Isolation-rearing of rats produces deficits as adults in the serotonergic innervation of hippocampus

P. Whitaker-Azmitia, F. Zhou, J. Hobin, A. Borella

Research output: Contribution to journalArticle

59 Scopus citations


Isolation-rearing of rats causes a variety of behavioral changes, including anxiety, learning deficits and sensory changes related to schizophrenia. Similar changes are seen following loss of serotonin during development. Thus, the effects of isolation-rearing on behavior may be due to changes in serotonin. Sprague-Dawley rats were raised in groups of four (social animals) or in isolation, from postnatal day 22 until postnatal day 64. The hippocampi were examined immunochemically for changes in serotonin. Our findings show that serotonin terminals are lost throughout the CA regions of hippocampus, where there is also an associated loss of dendrites, but not in the molecular layer of the dentate gyrus. Thus, some of the brain and behavioral changes seen in isolation-reared animals could be due to loss of serotonin. (C) 2000 Published by Elsevier Science Inc.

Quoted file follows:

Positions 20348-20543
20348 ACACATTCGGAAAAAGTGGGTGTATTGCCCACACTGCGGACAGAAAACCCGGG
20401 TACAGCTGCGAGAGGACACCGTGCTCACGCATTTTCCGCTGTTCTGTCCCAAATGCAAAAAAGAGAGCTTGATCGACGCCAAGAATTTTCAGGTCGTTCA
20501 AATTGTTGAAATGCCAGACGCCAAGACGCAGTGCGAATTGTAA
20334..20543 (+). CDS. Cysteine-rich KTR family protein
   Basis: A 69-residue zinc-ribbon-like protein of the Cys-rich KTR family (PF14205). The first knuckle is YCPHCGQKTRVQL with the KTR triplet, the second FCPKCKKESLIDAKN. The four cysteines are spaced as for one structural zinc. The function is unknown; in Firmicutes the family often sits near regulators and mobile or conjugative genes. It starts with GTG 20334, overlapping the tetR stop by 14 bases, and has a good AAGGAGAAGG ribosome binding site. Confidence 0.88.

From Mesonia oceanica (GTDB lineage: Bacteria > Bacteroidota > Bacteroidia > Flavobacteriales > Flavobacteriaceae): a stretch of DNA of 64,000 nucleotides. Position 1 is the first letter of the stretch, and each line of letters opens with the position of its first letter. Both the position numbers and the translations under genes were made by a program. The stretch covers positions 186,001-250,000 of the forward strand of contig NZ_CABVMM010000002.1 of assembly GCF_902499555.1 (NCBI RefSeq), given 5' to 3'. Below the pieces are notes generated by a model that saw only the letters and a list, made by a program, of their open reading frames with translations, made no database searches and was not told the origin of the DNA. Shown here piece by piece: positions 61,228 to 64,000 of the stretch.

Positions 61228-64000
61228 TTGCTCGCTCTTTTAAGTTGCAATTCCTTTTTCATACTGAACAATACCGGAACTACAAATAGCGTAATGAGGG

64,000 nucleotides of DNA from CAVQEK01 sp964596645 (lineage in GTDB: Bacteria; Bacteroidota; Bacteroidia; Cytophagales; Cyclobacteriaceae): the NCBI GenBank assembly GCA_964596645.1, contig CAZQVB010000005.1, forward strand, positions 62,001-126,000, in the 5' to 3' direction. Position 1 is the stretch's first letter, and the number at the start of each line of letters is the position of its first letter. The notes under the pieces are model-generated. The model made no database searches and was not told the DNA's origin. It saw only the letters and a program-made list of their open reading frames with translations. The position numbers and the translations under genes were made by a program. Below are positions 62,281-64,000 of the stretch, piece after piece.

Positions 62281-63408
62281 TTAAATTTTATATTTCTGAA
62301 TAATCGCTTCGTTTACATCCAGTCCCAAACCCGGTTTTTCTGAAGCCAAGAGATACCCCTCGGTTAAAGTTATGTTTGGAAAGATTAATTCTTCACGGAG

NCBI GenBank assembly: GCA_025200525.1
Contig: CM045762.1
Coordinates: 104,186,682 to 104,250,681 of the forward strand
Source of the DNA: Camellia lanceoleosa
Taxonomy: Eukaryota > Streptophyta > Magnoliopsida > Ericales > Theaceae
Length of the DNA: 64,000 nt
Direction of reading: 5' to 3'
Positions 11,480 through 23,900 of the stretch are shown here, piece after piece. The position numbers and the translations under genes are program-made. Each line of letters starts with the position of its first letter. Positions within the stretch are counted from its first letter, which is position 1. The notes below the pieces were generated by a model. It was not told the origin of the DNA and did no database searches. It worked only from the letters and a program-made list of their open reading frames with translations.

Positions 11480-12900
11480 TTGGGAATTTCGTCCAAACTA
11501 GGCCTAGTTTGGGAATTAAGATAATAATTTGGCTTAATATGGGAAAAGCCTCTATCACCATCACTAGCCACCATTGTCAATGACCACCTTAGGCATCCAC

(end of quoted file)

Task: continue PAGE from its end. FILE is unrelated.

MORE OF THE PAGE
Original languageEnglish (US)
Pages (from-to)1755-1759
Number of pages5
Issue number11
StatePublished - 2000


  • Hippocampus
  • MAP-2
  • Schizophrenia

ASJC Scopus subject areas

  • Biochemistry
  • Endocrinology
  • Physiology
  • Cellular and Molecular Neuroscience

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